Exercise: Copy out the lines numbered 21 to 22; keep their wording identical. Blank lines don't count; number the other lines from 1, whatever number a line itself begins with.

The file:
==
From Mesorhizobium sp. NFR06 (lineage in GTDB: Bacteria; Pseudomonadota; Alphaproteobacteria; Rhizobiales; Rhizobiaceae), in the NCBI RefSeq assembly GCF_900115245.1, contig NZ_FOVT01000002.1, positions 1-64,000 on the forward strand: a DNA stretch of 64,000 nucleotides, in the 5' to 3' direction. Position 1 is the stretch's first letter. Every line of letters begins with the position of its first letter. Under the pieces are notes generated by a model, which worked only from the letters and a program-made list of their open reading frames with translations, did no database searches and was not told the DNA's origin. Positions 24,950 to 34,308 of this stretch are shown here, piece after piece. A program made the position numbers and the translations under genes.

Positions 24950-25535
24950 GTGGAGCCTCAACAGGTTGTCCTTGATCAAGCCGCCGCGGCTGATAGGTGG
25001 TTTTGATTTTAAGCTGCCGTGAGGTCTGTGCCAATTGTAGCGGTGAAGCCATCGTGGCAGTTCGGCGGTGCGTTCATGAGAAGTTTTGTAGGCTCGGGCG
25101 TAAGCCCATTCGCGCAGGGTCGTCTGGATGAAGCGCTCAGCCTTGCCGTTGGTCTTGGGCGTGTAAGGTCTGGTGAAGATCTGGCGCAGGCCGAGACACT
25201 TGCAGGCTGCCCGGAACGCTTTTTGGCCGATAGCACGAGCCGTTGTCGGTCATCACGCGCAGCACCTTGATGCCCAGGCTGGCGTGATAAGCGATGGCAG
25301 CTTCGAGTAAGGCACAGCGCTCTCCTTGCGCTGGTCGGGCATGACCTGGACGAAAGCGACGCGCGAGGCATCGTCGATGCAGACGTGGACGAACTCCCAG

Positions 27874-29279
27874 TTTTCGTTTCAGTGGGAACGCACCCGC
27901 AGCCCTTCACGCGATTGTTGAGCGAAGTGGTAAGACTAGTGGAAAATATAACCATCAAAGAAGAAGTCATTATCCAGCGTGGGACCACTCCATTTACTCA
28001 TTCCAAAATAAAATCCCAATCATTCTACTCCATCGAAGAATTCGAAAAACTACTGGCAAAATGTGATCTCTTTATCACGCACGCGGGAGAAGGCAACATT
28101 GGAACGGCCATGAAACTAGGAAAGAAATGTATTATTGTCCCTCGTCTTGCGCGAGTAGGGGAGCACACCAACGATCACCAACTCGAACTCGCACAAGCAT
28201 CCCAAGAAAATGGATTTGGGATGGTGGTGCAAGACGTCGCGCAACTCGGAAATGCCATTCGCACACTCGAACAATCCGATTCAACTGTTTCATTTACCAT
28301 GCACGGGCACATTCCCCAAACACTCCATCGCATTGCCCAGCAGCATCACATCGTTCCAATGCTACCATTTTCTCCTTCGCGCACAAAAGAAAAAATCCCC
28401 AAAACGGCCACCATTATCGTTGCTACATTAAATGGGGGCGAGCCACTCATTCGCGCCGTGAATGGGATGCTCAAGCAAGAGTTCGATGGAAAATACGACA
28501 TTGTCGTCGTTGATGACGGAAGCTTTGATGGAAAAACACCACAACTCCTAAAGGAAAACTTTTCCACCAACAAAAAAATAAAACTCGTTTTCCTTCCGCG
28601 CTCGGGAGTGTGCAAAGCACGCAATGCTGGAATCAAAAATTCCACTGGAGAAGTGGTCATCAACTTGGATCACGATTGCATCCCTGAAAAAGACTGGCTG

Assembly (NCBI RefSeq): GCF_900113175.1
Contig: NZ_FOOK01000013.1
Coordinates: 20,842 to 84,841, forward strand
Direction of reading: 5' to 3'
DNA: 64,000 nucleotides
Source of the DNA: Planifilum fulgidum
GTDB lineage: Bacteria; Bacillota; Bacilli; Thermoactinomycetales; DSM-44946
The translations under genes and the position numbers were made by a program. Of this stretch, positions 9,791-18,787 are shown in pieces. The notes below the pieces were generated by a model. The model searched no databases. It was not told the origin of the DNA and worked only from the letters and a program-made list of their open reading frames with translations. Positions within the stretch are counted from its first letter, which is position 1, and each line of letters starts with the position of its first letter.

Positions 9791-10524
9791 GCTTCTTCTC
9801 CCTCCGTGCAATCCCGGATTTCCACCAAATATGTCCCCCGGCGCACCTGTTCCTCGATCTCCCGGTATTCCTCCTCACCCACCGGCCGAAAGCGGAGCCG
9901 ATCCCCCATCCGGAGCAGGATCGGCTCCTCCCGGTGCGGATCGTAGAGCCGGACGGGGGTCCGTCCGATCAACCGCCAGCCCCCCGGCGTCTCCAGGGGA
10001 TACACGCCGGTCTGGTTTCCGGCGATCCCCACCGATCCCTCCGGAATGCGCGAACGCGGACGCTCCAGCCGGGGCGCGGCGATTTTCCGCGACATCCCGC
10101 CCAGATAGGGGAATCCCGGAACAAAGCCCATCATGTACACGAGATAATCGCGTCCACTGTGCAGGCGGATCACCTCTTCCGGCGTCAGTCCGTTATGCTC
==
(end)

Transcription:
Direction of reading: 5' to 3'
DNA: 64,000 nucleotides